First choose 10 mp3s and rename them to WaystedRadio001.mp3 through to WaystedRadio010.mp3. Next using any Audio editing program (Audacity might do the trick, I use Goldwave) that supports mp3s and waves, load the mp3s and save them with the same name but as 16bit 44100hz 352kbps PCM Wave files. How you do this depends on the software you use and is beyond the scope of this tutorial.
Now we are going to fix the mp3 breakup problem and the song getting played twice problem.
Take all 10 of the WaystedRadio001 mp3s, and make them completely silent but keep the song length because the game seems to read in the mp3s properties to get the play time for the wave file. If there is any audio there, it causes play back issues, so we remove the audio by even reducing the volume to zeroand resaving the mp3. I found in my tests that the game would usually play waves twice if there was no mp3 and if there was an mp3, the sound would often break up. But with a silent mp3, the worse you get is the occasional silent song playing as the game switches to the mp3 but it switches back to the wave after the silent song ends, or so it seems.
You should now have 2 files for every song. 10 mp3s and 10 waves. The audio figures below are what I used in mine, the game seems to be very flexible so you can try different audio settings and see which you prefer.
WaystedRadio001.mp3 (44100hz 96kbps Mono)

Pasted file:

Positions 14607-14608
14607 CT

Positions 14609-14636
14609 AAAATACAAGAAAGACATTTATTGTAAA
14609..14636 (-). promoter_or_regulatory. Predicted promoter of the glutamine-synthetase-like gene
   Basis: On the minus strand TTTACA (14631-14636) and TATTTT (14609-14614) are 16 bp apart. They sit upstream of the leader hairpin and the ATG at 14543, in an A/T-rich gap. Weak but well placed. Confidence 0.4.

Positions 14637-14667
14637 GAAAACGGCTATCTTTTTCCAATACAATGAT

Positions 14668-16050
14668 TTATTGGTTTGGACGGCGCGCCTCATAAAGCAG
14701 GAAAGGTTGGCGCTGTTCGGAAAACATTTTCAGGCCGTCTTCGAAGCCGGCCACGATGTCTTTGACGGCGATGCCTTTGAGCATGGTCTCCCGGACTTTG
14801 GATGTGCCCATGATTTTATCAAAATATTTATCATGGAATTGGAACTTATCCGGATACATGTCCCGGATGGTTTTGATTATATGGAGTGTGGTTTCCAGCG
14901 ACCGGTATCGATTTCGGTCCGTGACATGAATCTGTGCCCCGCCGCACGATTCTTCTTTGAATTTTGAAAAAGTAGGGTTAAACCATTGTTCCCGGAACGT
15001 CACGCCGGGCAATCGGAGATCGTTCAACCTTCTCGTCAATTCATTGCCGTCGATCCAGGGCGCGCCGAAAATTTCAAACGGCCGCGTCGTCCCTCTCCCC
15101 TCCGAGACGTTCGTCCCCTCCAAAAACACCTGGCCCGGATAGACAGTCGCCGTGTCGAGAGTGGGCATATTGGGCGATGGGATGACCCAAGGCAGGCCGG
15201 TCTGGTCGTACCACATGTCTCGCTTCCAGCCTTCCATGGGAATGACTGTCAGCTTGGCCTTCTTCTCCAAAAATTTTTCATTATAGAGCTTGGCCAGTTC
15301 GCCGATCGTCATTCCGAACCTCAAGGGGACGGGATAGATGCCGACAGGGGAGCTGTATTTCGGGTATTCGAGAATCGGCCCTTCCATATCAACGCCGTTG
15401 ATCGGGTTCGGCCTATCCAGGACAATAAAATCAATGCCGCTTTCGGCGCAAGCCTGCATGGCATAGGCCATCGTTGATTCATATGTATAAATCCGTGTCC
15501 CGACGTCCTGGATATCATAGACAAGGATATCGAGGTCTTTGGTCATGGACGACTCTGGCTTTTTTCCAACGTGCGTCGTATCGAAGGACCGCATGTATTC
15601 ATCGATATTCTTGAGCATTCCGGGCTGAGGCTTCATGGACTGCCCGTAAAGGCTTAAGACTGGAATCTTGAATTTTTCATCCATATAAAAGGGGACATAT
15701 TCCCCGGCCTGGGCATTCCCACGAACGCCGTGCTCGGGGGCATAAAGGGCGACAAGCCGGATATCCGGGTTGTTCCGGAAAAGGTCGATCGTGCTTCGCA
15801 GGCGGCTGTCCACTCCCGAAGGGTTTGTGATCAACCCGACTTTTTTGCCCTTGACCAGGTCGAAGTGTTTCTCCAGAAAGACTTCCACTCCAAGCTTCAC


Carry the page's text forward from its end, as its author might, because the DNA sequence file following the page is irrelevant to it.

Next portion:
WaystedRadio001.wav (Mine are Wave PCM 16bit 44100hz 1411kbps stereo and sound great)
Now go to your Fallout 3\Data folder and make a new folder called "sounds", next go in to sounds and make another new folder called "songs", and go in to songs and make another folder called "radio", finally go in to radio and make a folder called waystedradio.
Now move all your mp3s and waves in to that folder.
If you wish to change the songs on your radio station later, you just repeat this step and add different songs.
Step 2: Adding the music to Geck
Load up the Fallout 3 editor called Geck and scroll down to the Miscellaneous menu in the Object Window, find sound and select it. Select any sound in the right hand window with a single click and press M. The window will jump to MUS entries. Scroll down a bit to see all the MUS sounds. Find one of the MUSLicensed sounds and double click, change the ID to WaystedRadioSong001 and okay it and select yes to the "create new form" question.
Find your new WaystedRadioSong001 in the sounds window and select it for editing. Leave everything alone but change the static attenuation (in game volume) to about 4.50. Do not worry about the volume in the editor, it rarely matches the volume in the game. The further to the right you move that slider the quieter the music in the game.
Under the ID is a box where you can select your song, below the box is play and stop, click on the box above "Play and stop" and select your first mp3 called WaystedRadio001.mp3. Now okay the WaystedRadioSong001 window and reopen it again to make sure the settings are accepted.
TIP: Time to get technical, even though you selected an mp3, if you press play now, it plays the wave file not the mp3 file. In game the wave also takes priority since mp3s require CPU time to decompress where as waves do not. This can cause the music to break up during the game, so waves are more CPU friendly and better for radio mods than mp3s. The game will still use mp3s but the in game effects may not be good as you may think. So stick to waves, you can use pcm 16bit waves, probably others and increase the quality to meet your needs. Experiment with the audio quality once you have a working mod and know it works with my settings first.